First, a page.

Wednesday, December 17, 2008

Madoff's Funky Account Statements

Doctored account statements have to ultimately be at the center of the Madoff fraud, there is simply no other way that one could have run this scam for so long. You have to report holdings and trades to customers at some point in time, and if you are a broker-dealer, you have to do it monthly.

I mentioned in an earlier post that this fraud must have involved the brokerage firm, and not just Madoff's investment advisory business. That became clearer when SIPC stepped in to start liquidating the broker-dealer.

Now the NY Post has an article which claims it has found glaring errors on the brokerage firm's account statements. According to the article:

For example, one statement that's part of a Nov. 30 performance
report suggests that Madoff's outfit purchased shares of Apple at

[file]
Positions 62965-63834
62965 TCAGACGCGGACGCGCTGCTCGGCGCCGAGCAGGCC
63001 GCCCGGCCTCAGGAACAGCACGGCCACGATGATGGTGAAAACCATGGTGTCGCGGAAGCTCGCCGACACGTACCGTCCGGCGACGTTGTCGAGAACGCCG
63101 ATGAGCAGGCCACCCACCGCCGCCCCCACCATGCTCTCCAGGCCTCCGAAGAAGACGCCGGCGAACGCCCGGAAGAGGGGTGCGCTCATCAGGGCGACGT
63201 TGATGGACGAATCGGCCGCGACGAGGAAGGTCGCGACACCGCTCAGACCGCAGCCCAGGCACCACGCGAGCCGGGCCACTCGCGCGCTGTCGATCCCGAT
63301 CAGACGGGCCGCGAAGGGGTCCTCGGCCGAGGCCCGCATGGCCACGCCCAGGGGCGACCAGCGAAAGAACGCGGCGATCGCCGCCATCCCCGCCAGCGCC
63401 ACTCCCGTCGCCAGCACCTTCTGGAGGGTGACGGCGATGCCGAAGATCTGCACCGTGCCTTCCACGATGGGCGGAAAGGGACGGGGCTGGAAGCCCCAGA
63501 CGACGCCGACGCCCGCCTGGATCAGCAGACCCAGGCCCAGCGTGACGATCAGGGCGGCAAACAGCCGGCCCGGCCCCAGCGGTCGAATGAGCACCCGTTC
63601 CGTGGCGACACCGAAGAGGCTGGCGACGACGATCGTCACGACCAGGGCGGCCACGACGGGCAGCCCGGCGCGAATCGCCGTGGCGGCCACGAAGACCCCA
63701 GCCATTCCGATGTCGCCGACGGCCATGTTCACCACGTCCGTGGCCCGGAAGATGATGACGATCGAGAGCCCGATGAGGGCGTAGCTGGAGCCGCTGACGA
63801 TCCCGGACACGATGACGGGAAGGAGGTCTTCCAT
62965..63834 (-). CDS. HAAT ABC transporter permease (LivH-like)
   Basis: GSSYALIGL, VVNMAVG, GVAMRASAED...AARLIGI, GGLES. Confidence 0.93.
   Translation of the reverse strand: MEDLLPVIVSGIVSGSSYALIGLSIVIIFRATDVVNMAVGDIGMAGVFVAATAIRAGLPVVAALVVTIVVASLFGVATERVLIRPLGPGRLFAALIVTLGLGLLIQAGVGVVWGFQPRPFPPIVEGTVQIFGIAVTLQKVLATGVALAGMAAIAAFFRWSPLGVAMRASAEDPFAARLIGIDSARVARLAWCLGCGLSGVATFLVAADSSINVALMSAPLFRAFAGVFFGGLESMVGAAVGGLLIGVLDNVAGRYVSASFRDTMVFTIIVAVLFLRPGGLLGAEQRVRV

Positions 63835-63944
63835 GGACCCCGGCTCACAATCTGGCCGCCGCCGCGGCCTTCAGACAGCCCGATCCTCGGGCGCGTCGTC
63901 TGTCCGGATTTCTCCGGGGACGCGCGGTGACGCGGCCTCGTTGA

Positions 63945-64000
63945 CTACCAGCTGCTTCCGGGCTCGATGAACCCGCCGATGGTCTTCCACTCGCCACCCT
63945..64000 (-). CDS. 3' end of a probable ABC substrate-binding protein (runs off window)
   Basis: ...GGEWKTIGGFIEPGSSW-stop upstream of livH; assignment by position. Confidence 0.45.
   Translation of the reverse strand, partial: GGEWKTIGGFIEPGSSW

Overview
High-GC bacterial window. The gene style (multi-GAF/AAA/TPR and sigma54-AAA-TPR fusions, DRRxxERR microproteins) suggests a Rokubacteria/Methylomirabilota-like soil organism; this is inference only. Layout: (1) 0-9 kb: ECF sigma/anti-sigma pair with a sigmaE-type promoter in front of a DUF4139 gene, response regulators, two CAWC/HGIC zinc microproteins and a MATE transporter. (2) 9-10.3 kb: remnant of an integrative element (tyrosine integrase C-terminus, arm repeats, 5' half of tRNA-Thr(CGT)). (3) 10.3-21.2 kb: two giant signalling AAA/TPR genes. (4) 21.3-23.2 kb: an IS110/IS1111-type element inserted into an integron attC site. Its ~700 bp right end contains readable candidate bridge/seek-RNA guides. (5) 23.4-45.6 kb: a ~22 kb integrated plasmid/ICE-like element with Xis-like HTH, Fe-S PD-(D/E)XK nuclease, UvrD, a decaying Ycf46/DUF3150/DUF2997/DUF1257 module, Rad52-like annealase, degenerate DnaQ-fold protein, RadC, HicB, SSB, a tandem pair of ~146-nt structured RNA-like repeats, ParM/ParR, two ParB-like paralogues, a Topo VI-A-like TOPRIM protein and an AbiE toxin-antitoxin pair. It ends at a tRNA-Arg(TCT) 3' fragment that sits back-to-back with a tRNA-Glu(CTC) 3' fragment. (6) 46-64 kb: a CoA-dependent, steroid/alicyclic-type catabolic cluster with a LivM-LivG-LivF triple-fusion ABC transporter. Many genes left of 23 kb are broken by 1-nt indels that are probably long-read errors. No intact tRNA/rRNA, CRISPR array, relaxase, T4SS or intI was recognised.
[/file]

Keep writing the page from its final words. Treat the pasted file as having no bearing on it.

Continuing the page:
$100.78 on Nov. 12.

However, even when accounting for a usual three-day settlement
period, the stock never traded at $100 a share. Its trading range on
the day that the shares were supposedly bought was between $90.01 and
$92.43, sources noted.

Such inaccuracies appear throughout the performance statement. In
another case, the Madoff statement reflects the purchase of Citigroup
shares at $12.51 on Nov. 12, even though the stock that day traded in a
range between $9.52 and $10.63.

"Everything's a couple bucks off," said Jonathon Trugman, founding
partner of New York hedge fund Pendulum Capital Management, who
reviewed the documents but did not invest with Madoff.

"To find something as glaring as the price of Apple stock, what more do you need?" said Trugman.

Indeed, what more do you need? Was anyone looking at these statements. I have been involved in cases where unsophisticated investors check the prices on their account statements. No one was checking Madoff's?

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